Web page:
Well, they seem to be on my desktop which I don't have access to right now. But I find that organizing my thoughts in a mental map is helpful sometimes. One I particularly like to do is to give myself high or low restrictions. For example, "Name 50 ways to use a brick" is a way to get yourself thinking in a divergent manner. For example, you could try writing out different plot strands, no matter how much you like or dislike those, and connect them in a web where one could lead to another and another after that and see where they go. You could also try thinking convergently - focusing on one problem. For example, try reducing a complex idea to a simpler one, or a page or chapter of text to no more than five words. What's the most important information and how can that focus help guide you?

So I hope that helps guide you a little bit - I'm sure there are writers more experienced than I on here who can offer their sage wisdom as well. By all means, shoot me a PM if you'd like me to expand on anything.
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RashallVetkay
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Re: How does one find out how to branch their story or to find out where a story should go

#3 Post by RashallVetkay »

I thought I had the same problem about finding out where to take my story/stories and how to branch them out, though now after reading what Myperson54 posted I've come to realize that my main issues is simply in organizing everything so that it is in order and makes sense.
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Re: How does one find out how to branch their story or to find out where a story should go

#4 Post by Warrl »

I'm going to start this reply a bit oddly. With software.

You need software designed specifically for story-writing. The two I know of offhand are oStorybook (note, that's a Google translate link, the page is originally in French) and Scrivener.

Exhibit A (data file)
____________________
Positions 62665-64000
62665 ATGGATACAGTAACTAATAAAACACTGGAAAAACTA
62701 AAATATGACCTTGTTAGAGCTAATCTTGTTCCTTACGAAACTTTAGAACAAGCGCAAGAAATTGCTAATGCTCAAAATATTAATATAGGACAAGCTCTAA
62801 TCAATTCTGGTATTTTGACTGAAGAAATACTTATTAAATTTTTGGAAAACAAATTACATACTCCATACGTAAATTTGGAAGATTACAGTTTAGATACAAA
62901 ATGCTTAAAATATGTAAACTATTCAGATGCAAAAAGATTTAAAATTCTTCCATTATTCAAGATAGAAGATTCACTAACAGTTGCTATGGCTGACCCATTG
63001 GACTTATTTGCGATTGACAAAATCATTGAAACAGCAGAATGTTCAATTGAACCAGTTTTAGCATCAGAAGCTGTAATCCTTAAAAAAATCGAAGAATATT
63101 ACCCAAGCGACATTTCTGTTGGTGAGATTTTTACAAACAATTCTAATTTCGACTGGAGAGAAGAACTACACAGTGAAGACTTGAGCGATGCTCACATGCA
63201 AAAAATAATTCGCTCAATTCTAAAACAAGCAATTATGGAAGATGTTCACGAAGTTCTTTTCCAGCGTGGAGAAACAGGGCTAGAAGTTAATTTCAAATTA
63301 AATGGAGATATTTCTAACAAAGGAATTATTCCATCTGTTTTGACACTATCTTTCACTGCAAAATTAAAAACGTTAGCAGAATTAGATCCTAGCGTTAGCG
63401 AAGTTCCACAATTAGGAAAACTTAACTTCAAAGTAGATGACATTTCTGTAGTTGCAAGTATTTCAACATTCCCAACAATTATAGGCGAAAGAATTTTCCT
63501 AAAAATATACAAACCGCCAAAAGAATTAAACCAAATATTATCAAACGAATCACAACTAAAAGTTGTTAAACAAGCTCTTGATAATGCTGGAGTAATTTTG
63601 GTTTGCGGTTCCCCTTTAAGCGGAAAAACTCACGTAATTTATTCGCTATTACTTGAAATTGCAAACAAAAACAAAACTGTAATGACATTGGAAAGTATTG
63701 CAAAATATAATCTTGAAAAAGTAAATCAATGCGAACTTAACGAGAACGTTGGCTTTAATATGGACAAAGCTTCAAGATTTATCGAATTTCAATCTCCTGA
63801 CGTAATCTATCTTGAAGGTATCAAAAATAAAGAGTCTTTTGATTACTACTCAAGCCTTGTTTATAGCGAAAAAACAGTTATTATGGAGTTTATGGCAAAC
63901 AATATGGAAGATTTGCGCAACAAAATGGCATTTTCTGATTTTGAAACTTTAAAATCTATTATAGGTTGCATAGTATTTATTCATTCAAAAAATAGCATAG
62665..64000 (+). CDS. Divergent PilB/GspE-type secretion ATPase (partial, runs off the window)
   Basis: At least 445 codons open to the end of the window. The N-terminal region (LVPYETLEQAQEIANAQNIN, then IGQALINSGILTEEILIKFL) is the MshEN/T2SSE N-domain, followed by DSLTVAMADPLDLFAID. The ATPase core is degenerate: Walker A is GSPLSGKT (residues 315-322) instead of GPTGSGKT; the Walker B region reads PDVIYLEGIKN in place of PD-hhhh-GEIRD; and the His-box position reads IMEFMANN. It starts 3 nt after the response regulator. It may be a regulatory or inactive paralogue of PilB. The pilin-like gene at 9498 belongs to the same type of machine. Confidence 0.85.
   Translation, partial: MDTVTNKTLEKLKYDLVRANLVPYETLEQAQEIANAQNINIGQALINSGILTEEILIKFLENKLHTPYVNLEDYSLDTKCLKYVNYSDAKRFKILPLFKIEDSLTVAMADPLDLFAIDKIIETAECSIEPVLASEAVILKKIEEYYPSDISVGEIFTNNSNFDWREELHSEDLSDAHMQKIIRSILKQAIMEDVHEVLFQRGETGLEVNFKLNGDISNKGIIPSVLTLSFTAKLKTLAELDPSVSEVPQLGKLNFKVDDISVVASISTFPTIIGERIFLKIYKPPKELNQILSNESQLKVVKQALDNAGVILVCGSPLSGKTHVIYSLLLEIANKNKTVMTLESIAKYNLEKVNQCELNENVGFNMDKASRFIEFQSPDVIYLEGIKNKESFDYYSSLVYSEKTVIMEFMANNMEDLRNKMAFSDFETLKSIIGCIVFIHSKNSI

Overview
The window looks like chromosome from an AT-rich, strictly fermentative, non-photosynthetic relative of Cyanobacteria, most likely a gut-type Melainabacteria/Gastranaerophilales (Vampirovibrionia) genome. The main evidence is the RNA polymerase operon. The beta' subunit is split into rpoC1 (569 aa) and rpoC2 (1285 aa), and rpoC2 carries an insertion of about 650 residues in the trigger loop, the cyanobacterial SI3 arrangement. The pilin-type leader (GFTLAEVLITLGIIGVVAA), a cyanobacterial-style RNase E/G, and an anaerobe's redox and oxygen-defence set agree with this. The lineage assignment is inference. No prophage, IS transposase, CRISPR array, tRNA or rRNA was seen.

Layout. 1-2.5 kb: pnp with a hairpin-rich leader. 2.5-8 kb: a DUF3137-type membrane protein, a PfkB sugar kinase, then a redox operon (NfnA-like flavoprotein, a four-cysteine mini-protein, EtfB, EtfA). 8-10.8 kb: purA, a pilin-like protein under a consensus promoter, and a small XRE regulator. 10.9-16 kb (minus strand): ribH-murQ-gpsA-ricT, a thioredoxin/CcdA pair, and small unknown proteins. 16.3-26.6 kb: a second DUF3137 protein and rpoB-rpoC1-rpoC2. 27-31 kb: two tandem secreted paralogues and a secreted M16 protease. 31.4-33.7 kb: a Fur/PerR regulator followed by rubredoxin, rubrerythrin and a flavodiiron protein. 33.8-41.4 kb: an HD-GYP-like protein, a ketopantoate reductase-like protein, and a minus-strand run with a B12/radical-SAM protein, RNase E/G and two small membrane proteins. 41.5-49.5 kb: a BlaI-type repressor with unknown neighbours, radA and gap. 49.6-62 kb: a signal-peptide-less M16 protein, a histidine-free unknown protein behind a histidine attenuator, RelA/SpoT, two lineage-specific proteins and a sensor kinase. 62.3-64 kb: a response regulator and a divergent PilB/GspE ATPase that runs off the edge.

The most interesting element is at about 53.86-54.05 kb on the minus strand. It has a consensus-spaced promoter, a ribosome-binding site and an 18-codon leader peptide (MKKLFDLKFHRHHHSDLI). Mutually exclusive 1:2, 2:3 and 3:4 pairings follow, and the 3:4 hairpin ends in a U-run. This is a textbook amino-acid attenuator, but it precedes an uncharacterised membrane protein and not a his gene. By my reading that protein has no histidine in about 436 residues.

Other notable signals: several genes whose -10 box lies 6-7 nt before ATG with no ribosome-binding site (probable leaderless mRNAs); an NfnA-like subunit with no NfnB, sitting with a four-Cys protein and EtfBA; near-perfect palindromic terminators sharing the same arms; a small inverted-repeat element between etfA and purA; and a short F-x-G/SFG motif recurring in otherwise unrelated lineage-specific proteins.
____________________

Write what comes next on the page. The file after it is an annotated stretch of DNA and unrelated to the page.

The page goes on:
Scrivener is commercial software ($40, free trial) and only available for Windows and OSX. oStorybook is free and also available for Linux, and I like its design better.

Both allow a single document file to have multiple "threads". I usually work in oStorybook's "chronological view" which puts selected information about scenes on the screen in a vertical track for each thread. I use a minimum of three threads, but one of them doesn't usually need to be on the screen. These three threads are:
1) the current body of the story I'm writing;
2) timeline notes - any reference to anything that did or will occur at a specific point in time but isn't directly part of my story, gets a note in there; and
3) a storage space for scenes that I cut from the story and the old versions of scenes I did major rewrites on.

(Additional threads can be for concurrent events in separate locations in one story, or for multiple stories with the same setting and/or characters, or...)

In addition, both manage the text in "scenes" which can be moved around from thread to thread, or up and down in the timeline, assigned to chapters or left unassigned...

Now why did I want to start with software?

Because that third thread is IMPORTANT.

Never delete what you've written. Shove it into the third thread. You may find, later, that part of a discarded scene needs to make its way back into the story, or that a trashed scene is both important and fixable, or is the spark that ignites another story, or...